An Analysis Of The Book Thief By Markus Zusak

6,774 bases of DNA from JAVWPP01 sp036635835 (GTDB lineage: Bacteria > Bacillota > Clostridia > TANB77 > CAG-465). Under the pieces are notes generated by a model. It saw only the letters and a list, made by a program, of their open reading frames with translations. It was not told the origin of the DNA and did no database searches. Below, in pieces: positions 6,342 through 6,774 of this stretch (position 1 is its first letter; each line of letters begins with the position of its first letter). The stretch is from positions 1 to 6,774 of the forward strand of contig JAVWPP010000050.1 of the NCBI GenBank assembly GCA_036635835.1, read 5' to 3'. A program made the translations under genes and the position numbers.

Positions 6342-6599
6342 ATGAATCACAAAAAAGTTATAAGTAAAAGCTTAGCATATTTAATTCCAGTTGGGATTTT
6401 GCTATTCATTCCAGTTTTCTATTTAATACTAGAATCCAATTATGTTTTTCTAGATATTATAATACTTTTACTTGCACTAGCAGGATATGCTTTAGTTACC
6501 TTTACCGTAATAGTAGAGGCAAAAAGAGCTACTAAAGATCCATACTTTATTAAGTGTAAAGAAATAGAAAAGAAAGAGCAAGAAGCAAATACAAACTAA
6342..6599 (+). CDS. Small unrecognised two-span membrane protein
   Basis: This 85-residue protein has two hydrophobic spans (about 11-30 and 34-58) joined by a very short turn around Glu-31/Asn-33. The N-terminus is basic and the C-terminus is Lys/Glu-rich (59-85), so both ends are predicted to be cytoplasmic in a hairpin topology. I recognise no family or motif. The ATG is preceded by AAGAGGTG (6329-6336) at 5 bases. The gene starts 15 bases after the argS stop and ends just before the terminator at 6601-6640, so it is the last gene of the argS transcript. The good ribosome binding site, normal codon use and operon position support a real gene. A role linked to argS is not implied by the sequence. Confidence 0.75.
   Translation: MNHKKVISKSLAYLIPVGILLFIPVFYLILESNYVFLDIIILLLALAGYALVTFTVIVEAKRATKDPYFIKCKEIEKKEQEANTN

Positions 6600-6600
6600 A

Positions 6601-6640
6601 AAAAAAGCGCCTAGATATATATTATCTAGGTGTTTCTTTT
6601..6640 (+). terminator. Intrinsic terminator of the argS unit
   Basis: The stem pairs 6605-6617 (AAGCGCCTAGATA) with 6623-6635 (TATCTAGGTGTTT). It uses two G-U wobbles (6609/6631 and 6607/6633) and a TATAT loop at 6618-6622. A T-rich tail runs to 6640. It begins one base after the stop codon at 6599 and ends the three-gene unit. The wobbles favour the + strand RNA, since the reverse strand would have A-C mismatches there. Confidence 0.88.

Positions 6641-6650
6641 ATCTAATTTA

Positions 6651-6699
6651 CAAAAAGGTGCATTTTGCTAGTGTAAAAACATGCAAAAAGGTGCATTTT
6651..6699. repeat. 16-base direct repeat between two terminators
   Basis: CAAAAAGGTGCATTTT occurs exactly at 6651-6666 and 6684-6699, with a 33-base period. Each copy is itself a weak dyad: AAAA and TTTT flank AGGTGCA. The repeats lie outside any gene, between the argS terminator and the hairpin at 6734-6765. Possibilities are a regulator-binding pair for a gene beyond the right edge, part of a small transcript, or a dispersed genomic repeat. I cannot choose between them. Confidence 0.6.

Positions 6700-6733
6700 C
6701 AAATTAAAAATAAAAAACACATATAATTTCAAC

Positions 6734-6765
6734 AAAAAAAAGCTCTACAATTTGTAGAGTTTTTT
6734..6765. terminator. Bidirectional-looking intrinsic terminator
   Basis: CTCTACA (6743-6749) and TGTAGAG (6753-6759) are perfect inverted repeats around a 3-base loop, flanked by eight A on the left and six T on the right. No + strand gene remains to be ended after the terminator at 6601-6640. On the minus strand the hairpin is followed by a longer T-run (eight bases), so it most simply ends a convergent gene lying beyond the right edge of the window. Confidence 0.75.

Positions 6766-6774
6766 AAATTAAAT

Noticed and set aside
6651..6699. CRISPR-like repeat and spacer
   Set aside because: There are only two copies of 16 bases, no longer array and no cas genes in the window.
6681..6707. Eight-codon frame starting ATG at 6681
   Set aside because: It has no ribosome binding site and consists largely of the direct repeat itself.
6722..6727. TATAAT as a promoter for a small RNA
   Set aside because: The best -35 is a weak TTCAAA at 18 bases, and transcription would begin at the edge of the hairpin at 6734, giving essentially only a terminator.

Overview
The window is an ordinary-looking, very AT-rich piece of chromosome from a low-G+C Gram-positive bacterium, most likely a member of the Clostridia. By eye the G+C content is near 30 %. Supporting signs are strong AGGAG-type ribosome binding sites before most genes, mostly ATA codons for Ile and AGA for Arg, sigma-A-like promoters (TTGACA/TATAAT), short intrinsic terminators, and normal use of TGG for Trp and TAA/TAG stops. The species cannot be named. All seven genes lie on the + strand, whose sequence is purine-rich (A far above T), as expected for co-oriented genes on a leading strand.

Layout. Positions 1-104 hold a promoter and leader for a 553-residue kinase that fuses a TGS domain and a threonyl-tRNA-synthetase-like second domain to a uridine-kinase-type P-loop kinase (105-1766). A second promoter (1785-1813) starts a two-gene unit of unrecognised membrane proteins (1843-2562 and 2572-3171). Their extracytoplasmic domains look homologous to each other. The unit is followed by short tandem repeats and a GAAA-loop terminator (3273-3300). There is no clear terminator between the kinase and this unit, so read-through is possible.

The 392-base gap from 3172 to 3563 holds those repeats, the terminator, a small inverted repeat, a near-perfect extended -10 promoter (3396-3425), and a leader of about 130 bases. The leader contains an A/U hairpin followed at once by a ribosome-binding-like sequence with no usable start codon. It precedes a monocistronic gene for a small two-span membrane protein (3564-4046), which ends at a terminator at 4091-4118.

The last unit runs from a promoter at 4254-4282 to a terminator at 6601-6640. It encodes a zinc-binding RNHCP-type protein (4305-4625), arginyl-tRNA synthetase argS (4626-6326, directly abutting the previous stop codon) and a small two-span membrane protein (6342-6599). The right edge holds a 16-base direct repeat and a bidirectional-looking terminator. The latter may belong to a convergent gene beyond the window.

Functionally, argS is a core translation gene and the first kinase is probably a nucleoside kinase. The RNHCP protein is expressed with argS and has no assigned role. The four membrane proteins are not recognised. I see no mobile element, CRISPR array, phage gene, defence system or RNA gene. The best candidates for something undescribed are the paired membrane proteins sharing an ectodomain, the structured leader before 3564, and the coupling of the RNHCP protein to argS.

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I learned that it is the weak who are cruel, and that gentleness is to be expected only from the strong,” said Leo Rosten, a humorist in writing. Throughout the stories of two fascinating books, The Book Thief by Markus Zusak and A Child Called “It” by Dave Pelzer the main theme being portrayed is the kindness and cruelty of humans. We are all known to fear those who seem stronger than us just because we assume they have the power to harm, or even destroy us. In some cases, humankind is used to getting rid of the vulnerable ones and those are the ones that fear evil. On the other hand, there are others that are evil and their greatest fear is to be overthrown by the weak. Humanity is capable of overcoming almost every obstacle we face, yet one of the biggest challenges for us to overcome is our own actions. Throughout the two novels, kindness is reflected by the main characters and their surroundings. In The Book Thief, kindness is being shown by Liesel, her new family, friends, and to the Nazis, by Adolf Hitler. Liesel was able to overcome her new reality as time passed by. Her friends, most importantly Rudy, show charisma to make her feel at home and loved. Not because he falls deeply in love with her ever since he met her, but because being kind is one of the human instincts that makes us grow as a caring society. Thus, one could be surprised when Death or the author said, “{Rudy} must have loved {Liesel} so incredibly hard. So hard that he would never ask for her lips

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